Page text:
Two Dimensional Ising Model and Hamiltonian.

In the Hamiltonian formalism of classical mechanics is well known that Hamiltonian function has several properties with physical interpretations. When I speak of Hamiltonian'm talking about the  natural'' Hamiltonian of n particles with index $i = 1, \dots, n$ that are in a region $\Lambda \subset \mathbb{R}^3$, $$H_\Lambda(q,p)=K_\Lambda(p)+U_\Lambda(q)$$ where $\quad q=(q_1\dots,q_n)$, $p=(p_1,\dots,p_n)$. Here $q_i \in \mathbb{R}^3$ is the position of $i$-th particle, $p_i\in\mathbb{R}^3$ the time of the $i$-th particle, $m_i$ is the mass of each particle, $U_\Lambda(q)=\sum_{i = 1}^n m_i\cdot q_i\cdot g$ where $g$ the gravitational acceleration and $K_\Lambda(p)=\frac{1}{2}\sum_{i = 1}^n \frac{p_i^2}{m_i}$ the total kinetic energy of the n particles. In general it is considered $m_i = 1$ for all $i=1,\dots,n$.

Now the thermodynamic formalism of statistical mechanics the Ising model Hamiltonian two dimensions (see for example, Aizenman in his famous paper Translation Invariance and Instability of Phase Coexistence In the Two Dimensional Ising System") is given by $$H_{\Lambda}^{\omega}(\sigma)=-\frac{1}{2}\sum_{\substack{i,j\in\Lambda \\ |i-j|=1}} \sigma_i \sigma_j - \sum_{\substack {i \in \Lambda \\ j\in\mathbb {Z} ^ 2 \\ | i-j | = 1}} \sigma_i \sigma_j$$ and when the magnetic field $h = (h_i) _ {i \in \Lambda}$ if I remember correctly we have $$H_ {\Lambda}^{\omega}(\sigma)=-\frac{1}{2}\sum_{\substack{i,j\in \Lambda \\ |i-j|=1}} \sigma_i \sigma_j-\sum_{\substack{i\in\Lambda \\ j\in \mathbb{Z}^2\\|i-j|=1}} \sigma_i\sigma_j-\sum_{i \in \Lambda} h_i \sigma_i$$ The analogies that can pass in and $H_\Lambda$ for $H_\Lambda^\omega$ are as follows. Do I replace $\mathbb{R}^3$ by $\mathbb{Z}^2$, do I replace positions in $\mathbb{R}^3$ by sites in $\mathbb{Z}^2$, and do I replace variables $(q,p)$ random variables by $\sigma_i$ with $i\in \Lambda\subset\mathbb{Z}^2$. And at this point that my analogies end.

Question. In the Hamiltonian of the two dimencional Ising model who is the corresponding analogous to kinetic energy $K (p)$ and potential energy $U(q)$?

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You can find an heuristic argument connecting this two Hamiltonians formalism in page 2 of Ruelle's book Statistical Mechanics - Rigorous Results. I guess that Yakov Sinai discuss the same thing in more details in his book: Topics in Ergodic Theory.

Anyway, I think you will enjoy read the post (linked below) too, where people are discussing what are the "justifying foundations of statistical mechanics without appealing to the ergodic hypothesis":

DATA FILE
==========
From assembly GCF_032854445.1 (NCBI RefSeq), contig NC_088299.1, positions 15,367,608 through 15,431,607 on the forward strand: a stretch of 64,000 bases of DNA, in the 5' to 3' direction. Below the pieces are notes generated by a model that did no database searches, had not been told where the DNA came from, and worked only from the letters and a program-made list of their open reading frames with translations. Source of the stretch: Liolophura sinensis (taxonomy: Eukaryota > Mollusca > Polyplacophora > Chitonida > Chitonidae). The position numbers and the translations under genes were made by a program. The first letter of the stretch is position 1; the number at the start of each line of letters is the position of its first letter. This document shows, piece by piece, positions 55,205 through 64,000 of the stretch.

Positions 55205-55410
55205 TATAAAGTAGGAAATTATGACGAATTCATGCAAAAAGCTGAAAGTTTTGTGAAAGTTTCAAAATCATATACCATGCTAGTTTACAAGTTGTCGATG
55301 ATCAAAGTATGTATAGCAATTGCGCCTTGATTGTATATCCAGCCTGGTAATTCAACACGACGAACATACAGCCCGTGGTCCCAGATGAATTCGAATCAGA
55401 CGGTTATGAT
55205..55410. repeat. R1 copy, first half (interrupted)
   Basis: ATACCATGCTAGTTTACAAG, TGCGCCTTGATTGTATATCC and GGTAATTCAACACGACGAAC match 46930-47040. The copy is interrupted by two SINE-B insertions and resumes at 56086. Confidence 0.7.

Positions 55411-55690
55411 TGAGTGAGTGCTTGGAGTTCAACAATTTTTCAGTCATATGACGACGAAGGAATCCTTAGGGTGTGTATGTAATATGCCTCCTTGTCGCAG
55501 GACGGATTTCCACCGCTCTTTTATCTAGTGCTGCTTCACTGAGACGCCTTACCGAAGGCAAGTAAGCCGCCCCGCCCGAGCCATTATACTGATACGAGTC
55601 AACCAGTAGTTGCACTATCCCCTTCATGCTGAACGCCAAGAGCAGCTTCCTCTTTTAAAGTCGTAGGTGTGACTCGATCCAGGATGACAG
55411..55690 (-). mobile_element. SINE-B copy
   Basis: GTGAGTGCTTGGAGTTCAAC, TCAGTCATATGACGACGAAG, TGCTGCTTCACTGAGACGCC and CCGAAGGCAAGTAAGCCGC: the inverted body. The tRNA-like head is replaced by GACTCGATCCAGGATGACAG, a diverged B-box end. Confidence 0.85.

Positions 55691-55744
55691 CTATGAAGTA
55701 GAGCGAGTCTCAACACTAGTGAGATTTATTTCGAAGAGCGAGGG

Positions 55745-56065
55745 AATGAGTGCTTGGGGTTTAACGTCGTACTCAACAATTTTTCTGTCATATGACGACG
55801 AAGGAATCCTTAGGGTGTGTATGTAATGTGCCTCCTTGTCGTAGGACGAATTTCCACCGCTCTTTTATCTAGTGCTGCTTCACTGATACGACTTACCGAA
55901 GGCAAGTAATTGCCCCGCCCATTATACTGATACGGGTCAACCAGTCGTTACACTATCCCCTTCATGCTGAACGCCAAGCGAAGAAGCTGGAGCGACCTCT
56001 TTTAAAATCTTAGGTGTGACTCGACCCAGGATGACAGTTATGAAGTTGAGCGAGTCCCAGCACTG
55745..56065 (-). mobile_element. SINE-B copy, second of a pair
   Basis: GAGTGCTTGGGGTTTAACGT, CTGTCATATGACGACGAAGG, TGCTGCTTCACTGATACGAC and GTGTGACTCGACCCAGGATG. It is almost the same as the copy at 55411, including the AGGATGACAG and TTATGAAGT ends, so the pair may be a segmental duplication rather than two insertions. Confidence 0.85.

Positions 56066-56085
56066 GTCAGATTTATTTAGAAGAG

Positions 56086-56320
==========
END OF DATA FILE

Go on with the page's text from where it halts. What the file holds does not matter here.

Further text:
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You should consider that you are working with a discrete model and so, a connection like the one you are asking for can be meaningful if you can take the continuum limit in some way. There are fundamentally two ways to work out a problem like this. The first one is a mean field approximation. You can find some details here. The other approach is obtained starting from a scalar field theory that has a Hamiltonian

$$H=\int d^nx\left[\left(\frac{\partial\phi}{\partial t}\right)^2+|\nabla\phi|^2-\frac{1}{2}\mu^2\phi^2+\lambda\phi^4\right].$$

There are several ways to discretize this model. One can imagine to have a lattice spacing in all directions (we assume an Euclidean metric) and so

$$\partial_\mu\phi(x)=\frac{\phi(x+\hat ia_\mu)-\phi(x)}{a_\mu}$$

and what you will get at the end of computation is a model like (a good reference is this)

$$S=\frac{1}{2}\sum_{xy}\phi(x)M(x,y)\phi(y)$$

for the free part. You should compare this with a generic Ising model

$$S=\sum_{ij}\sigma_iJ_{ij}\sigma_j$$

So, in a small perturbation limit the Ising model and the scalar field theory displays a similar behavior. For the Ising model this corresponds to the mean field approximation.

Similarly, if you take the limit $\lambda\rightarrow\infty$, a strongly coupled scalar field theory, again you recover a Ising model. These two models are said to belong to the same universality class as firstly showed by Kenneth Wilson.

So, from this you can see that the identification with a kinetic or potential energy will depend on the way you are considering your model. But, in a mean field approximation with all its corrections, the correspondence with an almost pure kinetic term is obtained.

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